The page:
Siddharth Malhotra also, for a change, has tried to move beyond his poker face expression and played the younger, and often neglected sibling, with finesse. Your heart goes out for this young man, waiting for lady luck to shine on him, and being a mute spectator to the fact that his elder brother is almost always favored over him. This post, however, is not just a review of the film, for you must have read several of them by now, praising the movie and the cast. This movie made me think and realize that after a long long time, we have watched a very realistic take on the most important unit of any human society; family.
Family – the people God chooses for you, making them your parents, brother, sisters and extended relatives. Around 50-60 years back, it was quite the norm to have a huge set of siblings, who would grow up to be your friends, closest confidants or even arch-enemies 😛 As infant mortality and general life expectancy improved, the number of siblings came down, to the point that today there are families who believe in having only one child, as having two kind of means double the responsibilities, and problems 😛 And yet, I don’t think there is any better gift for a child than a younger sibling, someone to play with, boss around on, quarrel with, be jealous from, or as you grow wiser, discuss everything with.
When I was younger, like way way back, I used to feel envious of all attention my then-baby brother received. But as he grew older, I kind of realized that he is actually fun to be with, for I could direct him to do all the naughty things and then blame it on him later 😀 . Since he was too young and a darling of my father, he was hardly scolded 😛 Add to that the fact that I had someone to tie rakhi to and an excuse for another birthday party every year, for which I was given a new dress each time 😀 Of course, we had our share of crazy violent fights, that included worse sledging than what Australians do to India in cricket, often accompanied by choke-slam moves inspired by WWE. Add to the fact that I would scream for even the smallest of things, including him not giving me the remote of the TV, and one can safely assume what a nightmare we must be for our parents, at times 😉 Sometimes in my fit of rage, I would ask my mom, “Why did you get this guy?”:P To which she would calmly say,”Because your Dad says everyone should have a sibling”.
Needless to say, I didn’t buy that explanation then 😛 It took me years of fights and yelling to finally understand what it means to have a brother. Today, my brother, who has grown up to be a fine young man, especially when he ties his turban, is my voice of sanity. It is so strange to have someone almost 4 years younger to me have such deep insight into my relationships and issues. Of course, we still fight, and he feels I hog all the attention in the house 😛 , there is no doubt in the fact that I wouldn’t trade him for anyone else in the world. I can see him shaking his head at this line in disbelief, so yeah dude, I am lying just to be a better sister in the eyes of the world 😛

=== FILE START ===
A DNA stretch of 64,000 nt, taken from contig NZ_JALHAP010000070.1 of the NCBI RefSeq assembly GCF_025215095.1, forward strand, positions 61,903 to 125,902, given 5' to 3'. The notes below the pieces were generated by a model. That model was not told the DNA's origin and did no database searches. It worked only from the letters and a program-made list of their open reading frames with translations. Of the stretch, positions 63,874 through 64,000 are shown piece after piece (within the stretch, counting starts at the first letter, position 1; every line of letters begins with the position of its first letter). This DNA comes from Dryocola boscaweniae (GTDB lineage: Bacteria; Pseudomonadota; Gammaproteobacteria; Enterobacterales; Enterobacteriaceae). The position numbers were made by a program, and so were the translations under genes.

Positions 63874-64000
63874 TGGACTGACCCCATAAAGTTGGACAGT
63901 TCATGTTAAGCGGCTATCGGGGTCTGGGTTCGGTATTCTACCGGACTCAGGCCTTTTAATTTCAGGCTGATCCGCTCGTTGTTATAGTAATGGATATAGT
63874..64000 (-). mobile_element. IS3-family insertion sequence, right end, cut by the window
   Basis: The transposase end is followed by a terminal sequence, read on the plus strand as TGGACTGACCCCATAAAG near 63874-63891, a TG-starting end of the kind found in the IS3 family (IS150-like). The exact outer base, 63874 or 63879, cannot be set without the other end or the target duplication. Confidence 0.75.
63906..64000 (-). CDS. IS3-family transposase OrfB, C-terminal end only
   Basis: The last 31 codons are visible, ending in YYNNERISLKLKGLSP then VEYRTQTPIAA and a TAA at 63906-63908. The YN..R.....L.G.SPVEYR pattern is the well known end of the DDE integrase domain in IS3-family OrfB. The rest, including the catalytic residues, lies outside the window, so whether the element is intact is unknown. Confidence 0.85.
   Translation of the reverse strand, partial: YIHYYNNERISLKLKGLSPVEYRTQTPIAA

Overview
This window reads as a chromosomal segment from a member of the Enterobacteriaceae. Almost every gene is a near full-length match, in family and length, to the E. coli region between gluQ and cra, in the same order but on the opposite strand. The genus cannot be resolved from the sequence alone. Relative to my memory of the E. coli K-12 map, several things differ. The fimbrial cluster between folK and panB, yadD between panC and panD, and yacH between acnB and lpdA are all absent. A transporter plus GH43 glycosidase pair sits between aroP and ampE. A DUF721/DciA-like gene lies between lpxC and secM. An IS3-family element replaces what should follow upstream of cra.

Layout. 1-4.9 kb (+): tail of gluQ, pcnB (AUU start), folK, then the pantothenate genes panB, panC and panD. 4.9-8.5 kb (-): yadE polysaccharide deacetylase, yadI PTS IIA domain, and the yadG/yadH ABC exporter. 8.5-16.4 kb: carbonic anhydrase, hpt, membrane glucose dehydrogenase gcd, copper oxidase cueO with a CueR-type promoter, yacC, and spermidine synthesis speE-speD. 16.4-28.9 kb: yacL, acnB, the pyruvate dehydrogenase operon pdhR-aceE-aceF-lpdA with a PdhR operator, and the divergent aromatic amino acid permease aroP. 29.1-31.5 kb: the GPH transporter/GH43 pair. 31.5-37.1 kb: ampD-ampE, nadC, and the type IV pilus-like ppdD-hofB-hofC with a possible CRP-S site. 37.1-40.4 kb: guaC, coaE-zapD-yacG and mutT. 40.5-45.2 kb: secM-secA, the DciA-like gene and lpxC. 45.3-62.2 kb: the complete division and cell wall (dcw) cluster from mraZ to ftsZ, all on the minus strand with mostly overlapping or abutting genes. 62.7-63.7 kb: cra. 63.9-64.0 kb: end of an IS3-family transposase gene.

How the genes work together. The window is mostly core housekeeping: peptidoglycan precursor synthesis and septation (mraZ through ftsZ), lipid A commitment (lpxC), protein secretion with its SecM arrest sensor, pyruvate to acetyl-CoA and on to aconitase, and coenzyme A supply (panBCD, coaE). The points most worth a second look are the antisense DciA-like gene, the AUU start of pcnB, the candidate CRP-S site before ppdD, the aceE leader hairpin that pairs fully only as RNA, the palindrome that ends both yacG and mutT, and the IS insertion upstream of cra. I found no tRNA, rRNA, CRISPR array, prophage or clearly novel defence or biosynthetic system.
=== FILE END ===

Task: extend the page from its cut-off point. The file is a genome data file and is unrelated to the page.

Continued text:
The thing with family is, they almost always have your back. Your parents are possibly the only people who love you unconditionally, and while they might yell at you or sulk when you do something stupid (in my case that includes not putting a bedsheet on the bed for two days in a row 😛 ), they almost always come around, understanding why you did what you did, eager to overlook your flaws and with time, even appreciating your seemingly-crazy but well-paid decisions. Of course, you may have to convince them a lot more than you initially expected, especially if they feel that you are wrong, but they will also be the first ones to defend you the world and the “chaar log”. Sure, they have expectations, and for that matter, so does everyone, of everyone, and sometimes the expectations can overwhelm us too, but in the long run, one realises that in the Indian society setup, it is family which leads to a concept of community and care-giving, which is very essential for any population to evolve.
So go ahead, watch Kapoor and Sons since 1921 if you haven’t yet, and don’t forget to call your husband/wife/mom/dad/brother/sister/grandparent after that to tell them how much your appreciate their presence and value their words in your day-to-day life. And share your reactions in the comment section below!!!!
A much awaited sequel was finally here, and I absolutely had to catch it over the last weekend. And what better company than people who share my joy for dancing – my awesome friends at SDIPA? 🙂 I have been a regular at the dance classes conducted by Shiamak Davar’s Institute Of Performing Arts, and it is to them I credit my treasure of great people who I have known and befriended over my stay here. More about that in another post!!!
Anyway, coming to the actual review of the movie, we watched it at Cinepolis, which I like over others in the vicinity thanks to its nice seats and cheap tickets, making the whole cinematic experience cushy and comfortable. And we had decided long back, that this movie deserves to be seen ONLY IN 3D, and so we did, wearing our crazy glasses 😛
As you must have read everywhere, the plot is not much to speak of. A team of dancers, branded as cheaters on a dance reality show, approach Prabhudeva to become their guru for the world’s greatest hip hop competition at Las Vegas. This one sentence pretty much sums up the entire story of the movie 😛 In terms of acting, only Varun Dhawan and Shraddha Kapoor to some extent seem to be able to hold the fort. But then, who watches a ABCD movie for the acting, eh?